Light-induced reversal of ion segregation in mixed-halide perovskites


Bandgap instability due to light-induced phase segregation in mixed-halide perovskites presents a major challenge for their future commercial use. Here we demonstrate that photoinduced halide-ion segregation can be completely reversed at sufficiently high illumination intensities, enabling control of the optical bandgap of a mixed-halide perovskite single crystal by optimizing the input photogenerated carrier density. We develop a polaron-based two-dimensional lattice model that rationalizes the experimentally observed phenomena by assuming that the driving force for photoinduced halide segregation is dependent on carrier-induced strain gradients that vanish at high carrier densities. Using illumination sources with different excitation intensities, we demonstrate write–read–erase experiments showing that it is possible to store information in the form of latent images over several minutes. The ability to control the local halide-ion composition with light intensity opens opportunities for the use of mixed-halide perovskites in concentrator and tandem solar cells, as well as in high-power light-emissive devices and optical memory applications.

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Fig. 1: Photoinduced halide-ion segregation (PHS) and mixing (PHM) within a MAPb(Br0.8I0.2)3 single-crystal microplatelet.
Fig. 2: Modelling of halide segregation and mixing in response to polaron density (steady state).
Fig. 3: Spatially resolved steady-state PL maps in response to a carrier density gradient.
Fig. 4: Imaging the stability of the mixed state (PHM) after localized illumination.

Data availability

The main data supporting the findings of this study are available within the Article and its Supplementary Information. Extra data are available from

Code availability

The code used to generate the simulated data of this study is available from the corresponding authors upon reasonable request.


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This work was financially supported by the Australian Research Council through the Centre of Excellence in Exciton Science (CE170100026) and additional grants (DP160104575, LE170100235). We acknowledge financial support from the Australian Government through the Australian Renewable Energy Agency and the Australian Centre for Advanced Photovoltaics (ACAP). W.M. acknowledges an ACAP fellowship supported by the Australian Government through the Australian Renewable Energy Agency (ARENA). We acknowledge XPS measurements by T. Gengenbach from The Commonwealth Scientific and Industrial Research Organisation (CSIRO). We also acknowledge the use of facilities within the Monash Centre for Electron Microscopy (MCEM), Monash X-Ray Platform and Melbourne Centre for Nanofabrication (MCN) in the Victorian Node of the Australian National Fabrication Facility (ANFF). This work was supported by resources provided by the Pawsey Supercomputing Centre with funding from the Australian Government and the Government of Western Australia.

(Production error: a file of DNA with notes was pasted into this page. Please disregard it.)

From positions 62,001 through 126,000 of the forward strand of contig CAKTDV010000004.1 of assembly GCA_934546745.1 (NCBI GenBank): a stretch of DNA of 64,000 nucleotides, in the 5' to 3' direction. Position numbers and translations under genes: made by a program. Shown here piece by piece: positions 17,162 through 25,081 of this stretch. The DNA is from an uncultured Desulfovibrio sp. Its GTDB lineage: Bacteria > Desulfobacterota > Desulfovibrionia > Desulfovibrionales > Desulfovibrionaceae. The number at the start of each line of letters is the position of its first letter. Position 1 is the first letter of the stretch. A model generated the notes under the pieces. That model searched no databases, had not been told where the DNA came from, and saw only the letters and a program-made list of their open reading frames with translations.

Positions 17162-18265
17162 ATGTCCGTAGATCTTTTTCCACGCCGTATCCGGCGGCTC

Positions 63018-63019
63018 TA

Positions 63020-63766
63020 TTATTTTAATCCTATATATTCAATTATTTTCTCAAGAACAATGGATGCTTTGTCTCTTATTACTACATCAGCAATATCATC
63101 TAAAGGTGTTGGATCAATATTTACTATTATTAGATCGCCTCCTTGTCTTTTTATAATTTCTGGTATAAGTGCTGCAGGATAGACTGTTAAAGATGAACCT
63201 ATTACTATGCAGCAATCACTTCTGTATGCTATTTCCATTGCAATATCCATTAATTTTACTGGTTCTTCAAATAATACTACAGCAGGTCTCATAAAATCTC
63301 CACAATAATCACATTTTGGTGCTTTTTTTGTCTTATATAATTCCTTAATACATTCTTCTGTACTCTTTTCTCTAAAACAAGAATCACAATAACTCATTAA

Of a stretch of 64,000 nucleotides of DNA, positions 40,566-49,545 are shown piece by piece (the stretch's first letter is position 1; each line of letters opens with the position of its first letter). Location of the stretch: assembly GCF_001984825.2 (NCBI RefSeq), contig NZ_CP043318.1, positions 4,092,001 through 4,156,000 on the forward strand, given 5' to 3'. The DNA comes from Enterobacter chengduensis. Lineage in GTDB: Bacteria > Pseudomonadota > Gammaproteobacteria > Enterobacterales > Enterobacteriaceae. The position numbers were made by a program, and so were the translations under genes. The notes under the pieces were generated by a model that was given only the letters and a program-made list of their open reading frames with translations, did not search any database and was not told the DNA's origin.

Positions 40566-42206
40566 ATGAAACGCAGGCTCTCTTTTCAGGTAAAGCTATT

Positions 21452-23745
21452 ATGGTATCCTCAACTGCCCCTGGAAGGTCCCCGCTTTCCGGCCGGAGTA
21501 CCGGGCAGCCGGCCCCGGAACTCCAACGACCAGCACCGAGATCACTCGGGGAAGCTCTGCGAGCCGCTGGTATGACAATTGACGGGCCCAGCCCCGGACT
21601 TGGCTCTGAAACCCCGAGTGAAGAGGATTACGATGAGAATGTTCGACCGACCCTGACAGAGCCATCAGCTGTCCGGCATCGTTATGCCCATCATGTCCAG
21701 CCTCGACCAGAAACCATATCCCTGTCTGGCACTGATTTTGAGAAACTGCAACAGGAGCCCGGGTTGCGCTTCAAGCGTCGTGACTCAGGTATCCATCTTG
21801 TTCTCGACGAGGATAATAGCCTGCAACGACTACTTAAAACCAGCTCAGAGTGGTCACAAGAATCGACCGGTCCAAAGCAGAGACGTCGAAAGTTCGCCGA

Author information




U.B., T.A.S. and A.W.-C. conceived the idea and supervised the research. W.M. fabricated and characterized the perovskite microplatelets. C.R.H. and W.M. performed the experiments. S.B. developed and ran the simulations. W.M., C.R.H., S.B., T.A.S., U.B. and A.W.-C. interpreted the data. All authors contributed to writing and reviewing the manuscript.

Corresponding authors

Correspondence to Asaph Widmer-Cooper or Trevor A. Smith or Udo Bach.

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Supplementary information

Supplementary Information

Supplementary Figs. 1–24, carrier density calculations and discussion.

Supplementary Video 1

Video 1_steady-state Steady-state widefield PL images (540 nm to 730 nm).

Supplementary Video 2

Video 2_Video-recording of widefield PL in the 540-nm to 570-nm spectral region.

Supplementary Video 3

Video 3_Video-recording of widefield PL in the 630-nm to 660-nm spectral region.

Supplementary Video 4

Video 4_Video-recording of phase-segregated domains forming after 532-nm laser switched off.

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Mao, W., Hall, C.R., Bernardi, S. et al. Light-induced reversal of ion segregation in mixed-halide perovskites. Nat. Mater. (2020).

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